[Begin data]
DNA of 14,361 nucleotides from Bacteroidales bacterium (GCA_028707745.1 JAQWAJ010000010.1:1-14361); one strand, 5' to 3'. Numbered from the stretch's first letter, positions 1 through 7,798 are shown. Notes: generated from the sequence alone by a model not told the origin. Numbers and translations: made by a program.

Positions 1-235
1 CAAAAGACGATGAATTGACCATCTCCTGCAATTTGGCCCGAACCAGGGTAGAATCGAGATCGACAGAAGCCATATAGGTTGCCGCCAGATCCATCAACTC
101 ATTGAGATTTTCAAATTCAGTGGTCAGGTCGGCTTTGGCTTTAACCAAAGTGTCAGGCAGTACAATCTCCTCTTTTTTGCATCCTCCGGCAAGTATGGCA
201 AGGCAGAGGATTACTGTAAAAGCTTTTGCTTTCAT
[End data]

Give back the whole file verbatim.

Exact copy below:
DNA of 14,361 nucleotides from Bacteroidales bacterium (GCA_028707745.1 JAQWAJ010000010.1:1-14361); one strand, 5' to 3'. Numbered from the stretch's first letter, positions 1 through 7,798 are shown. Notes: generated from the sequence alone by a model not told the origin. Numbers and translations: made by a program.

Positions 1-235
1 CAAAAGACGATGAATTGACCATCTCCTGCAATTTGGCCCGAACCAGGGTAGAATCGAGATCGACAGAAGCCATATAGGTTGCCGCCAGATCCATCAACTC
101 ATTGAGATTTTCAAATTCAGTGGTCAGGTCGGCTTTGGCTTTAACCAAAGTGTCAGGCAGTACAATCTCCTCTTTTTTGCATCCTCCGGCAAGTATGGCA
201 AGGCAGAGGATTACTGTAAAAGCTTTTGCTTTCAT